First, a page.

Tips for Writing an RFP

Sep 26, 2011
Tips for Writing an RFP
A request for proposal, more commonly referred to as an RFP, is an invitation or a document, which contains your requirements written in detail, and is used to urge vendors to make a bid in order to work on your project. Now, there are a few guidelines to follow when writing an RFP. Suppose you have decided to redesign your website. Your RFP is going to be a blueprint for the vendors. 
 
First of all it is very important for you to understand as to why you want to redesign your website and what you want to change. Also try to make a list of things that you need and that you merely want. These are two very different things and should be communicated to the vendor, so that emphasis can be first given to the changes that you need. The changes that you merely want can be an added advantage if done. Once you are sure of what are the things to be worked on, you start preparing the RFP. You can also have a budget in mind for the expenditure. 
 
Begin with writing an overview about your organization. Also include a brief description about the project. This can be as part of your introduction. You can also include the expertise you are looking for in a vendor and a deadline for the project. You can also talk about the means in which the vendors can bid for this project and what are the specific details to be included in their document. Also include a date when the bidding process will end.
 
Next, you can begin by giving a detailed introduction about your project. Mention why you want your website redesigned, what additional features you want to include, who are the people that work on this website, are they generally technically savvy people who can easily navigate through or are they people who want the website to be completely user friendly. You can also include the number of hits that are expected, so that the traffic can be easily managed. Its also important to include the project budget and schedule and if you would consider a phased approach.
 
Its important to list the changes to be implemented in detail. Mention every aspect of the change required. For example, you want to add a text box to capture the customer's email address. Be specific about including instructions mentioned on the page like a mail being sent to the email address for verification purpose; to make sure that the email id mentioned is valid. Also mention if you want check boxes like mail weekly newsletters and mail discounts offered for the week. 
 
Then include what platforms you want this website to work on, what kind of technology should be used while redesigning and building the website, what type of databases you want to be created and if the data captured should be stored on the database, what kind or server they should be capable of running on. Basically mention every detail about your expectations from the newly designed website.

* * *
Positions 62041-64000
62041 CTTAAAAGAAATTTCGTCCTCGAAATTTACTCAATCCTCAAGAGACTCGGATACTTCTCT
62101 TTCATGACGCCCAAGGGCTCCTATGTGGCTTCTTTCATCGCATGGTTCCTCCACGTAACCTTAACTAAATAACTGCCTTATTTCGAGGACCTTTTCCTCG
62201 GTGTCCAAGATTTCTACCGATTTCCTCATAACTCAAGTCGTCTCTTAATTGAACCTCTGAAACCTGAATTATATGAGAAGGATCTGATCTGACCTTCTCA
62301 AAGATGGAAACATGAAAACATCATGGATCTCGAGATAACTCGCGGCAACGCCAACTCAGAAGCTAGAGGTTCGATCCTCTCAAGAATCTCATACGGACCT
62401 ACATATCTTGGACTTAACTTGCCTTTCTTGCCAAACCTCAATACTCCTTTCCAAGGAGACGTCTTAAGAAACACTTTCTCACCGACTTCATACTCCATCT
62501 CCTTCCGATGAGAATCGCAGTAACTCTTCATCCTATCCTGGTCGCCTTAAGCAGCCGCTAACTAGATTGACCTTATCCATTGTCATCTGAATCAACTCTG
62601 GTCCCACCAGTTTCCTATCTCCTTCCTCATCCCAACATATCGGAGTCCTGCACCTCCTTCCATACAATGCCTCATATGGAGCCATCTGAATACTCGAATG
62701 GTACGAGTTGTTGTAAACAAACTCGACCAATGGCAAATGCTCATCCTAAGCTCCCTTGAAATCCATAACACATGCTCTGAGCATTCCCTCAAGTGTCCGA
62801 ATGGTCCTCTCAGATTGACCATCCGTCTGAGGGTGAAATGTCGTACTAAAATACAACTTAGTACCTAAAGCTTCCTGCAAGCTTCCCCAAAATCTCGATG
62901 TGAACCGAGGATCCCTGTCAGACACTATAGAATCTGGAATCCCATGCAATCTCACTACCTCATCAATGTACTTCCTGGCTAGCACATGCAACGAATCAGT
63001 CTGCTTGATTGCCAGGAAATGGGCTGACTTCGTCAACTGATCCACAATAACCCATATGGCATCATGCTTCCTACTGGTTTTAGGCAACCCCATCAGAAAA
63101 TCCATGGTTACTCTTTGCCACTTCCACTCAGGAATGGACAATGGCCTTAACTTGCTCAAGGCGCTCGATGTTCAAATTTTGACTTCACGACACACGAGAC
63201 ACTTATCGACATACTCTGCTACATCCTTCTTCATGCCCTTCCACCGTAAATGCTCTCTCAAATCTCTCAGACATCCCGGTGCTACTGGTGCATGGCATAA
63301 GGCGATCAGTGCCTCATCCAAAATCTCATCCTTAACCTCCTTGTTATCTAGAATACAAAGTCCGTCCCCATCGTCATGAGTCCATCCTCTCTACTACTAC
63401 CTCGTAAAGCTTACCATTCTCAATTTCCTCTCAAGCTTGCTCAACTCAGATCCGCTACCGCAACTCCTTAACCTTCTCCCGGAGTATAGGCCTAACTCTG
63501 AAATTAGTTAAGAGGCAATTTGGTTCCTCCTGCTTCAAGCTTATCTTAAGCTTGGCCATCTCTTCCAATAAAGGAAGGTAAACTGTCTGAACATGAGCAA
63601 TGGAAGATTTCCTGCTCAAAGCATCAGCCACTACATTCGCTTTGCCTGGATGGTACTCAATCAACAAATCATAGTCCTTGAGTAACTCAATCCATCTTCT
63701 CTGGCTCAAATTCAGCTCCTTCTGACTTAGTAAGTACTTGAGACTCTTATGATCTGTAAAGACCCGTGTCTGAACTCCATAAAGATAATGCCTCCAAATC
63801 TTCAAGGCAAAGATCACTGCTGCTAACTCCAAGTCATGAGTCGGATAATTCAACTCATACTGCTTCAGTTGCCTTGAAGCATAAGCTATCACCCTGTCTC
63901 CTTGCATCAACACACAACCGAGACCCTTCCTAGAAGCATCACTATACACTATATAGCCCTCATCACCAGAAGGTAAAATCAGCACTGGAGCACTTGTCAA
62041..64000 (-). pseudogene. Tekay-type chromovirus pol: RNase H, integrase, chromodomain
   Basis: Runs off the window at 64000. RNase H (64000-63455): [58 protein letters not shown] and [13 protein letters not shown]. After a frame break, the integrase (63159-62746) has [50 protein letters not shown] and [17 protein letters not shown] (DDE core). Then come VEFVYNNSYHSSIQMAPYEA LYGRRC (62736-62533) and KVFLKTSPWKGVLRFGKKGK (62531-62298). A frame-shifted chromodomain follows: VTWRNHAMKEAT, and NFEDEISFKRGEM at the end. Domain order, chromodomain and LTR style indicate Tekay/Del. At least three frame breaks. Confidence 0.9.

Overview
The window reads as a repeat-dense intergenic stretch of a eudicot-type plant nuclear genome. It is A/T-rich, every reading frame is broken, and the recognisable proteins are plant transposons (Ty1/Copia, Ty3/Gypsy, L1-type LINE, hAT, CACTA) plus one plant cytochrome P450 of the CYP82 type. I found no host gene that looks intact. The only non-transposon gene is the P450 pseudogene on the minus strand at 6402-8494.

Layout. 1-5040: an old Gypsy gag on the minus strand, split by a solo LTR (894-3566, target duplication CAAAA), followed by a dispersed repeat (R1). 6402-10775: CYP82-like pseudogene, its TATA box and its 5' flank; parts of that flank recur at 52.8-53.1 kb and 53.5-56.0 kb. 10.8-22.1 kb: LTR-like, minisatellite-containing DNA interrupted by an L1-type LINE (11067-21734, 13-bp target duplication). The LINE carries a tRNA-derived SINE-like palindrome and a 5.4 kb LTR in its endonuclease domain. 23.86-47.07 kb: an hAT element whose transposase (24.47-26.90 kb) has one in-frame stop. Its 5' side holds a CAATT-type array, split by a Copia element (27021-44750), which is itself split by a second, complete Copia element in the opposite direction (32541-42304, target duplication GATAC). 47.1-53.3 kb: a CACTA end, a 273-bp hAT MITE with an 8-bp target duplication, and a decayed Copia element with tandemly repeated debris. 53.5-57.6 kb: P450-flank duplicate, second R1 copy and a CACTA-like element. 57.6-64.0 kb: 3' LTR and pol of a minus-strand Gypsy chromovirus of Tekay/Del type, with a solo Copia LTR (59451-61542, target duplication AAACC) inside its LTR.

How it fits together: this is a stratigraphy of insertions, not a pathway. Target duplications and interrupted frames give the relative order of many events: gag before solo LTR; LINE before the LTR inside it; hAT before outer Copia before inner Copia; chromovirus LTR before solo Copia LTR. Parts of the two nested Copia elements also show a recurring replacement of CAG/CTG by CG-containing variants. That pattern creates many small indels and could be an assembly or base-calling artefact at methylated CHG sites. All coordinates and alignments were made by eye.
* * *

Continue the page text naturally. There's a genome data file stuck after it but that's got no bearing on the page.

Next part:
And then you can list the terms and conditions pertaining to the maintenance or in case the new design is not approved, what needs to be done. Mention how many days time will you need in order to evaluate the design and if the design is not accepted, then how many days time you would give the vendor to re-work on the design and submit the work with the required changes implemented. 
 
After you have written in detail  your project requirements, you can also mention the type of vendor you are looking for. Obviously we are looking for a vendor who can do quality work, but are we also looking for a vendor who is available for cheaper rates or are we ready to fore-go the cost because we are only looking for vendors with a good reputation in the market. Also mention if you are looking for vendors with expertise in a particular technology and whether you are looking for top players in the market who have being in the business for a certain number of years. 
 
You can end your RFP by mentioning the end date for the bidding process again and include details about how the bid details can be sent. Also include the address to which these details from the vendors should be sent.
 
Ultimately, your RFP must contain all your thoughts or ideas put in writing. Writing an RFP is a complex process and definitely is time consuming. Its all about how well you can prioritize your ideas and work methodically, without leaving any room for doubt. 

About the Author

Tony Tullio

Tony Tullio is a veteran in the interactive business and Director/Founder at Inorbital and always looking for great web apps and useful websites. Let us know what you think about this topic by commenting or rating or connect with him via Twitter
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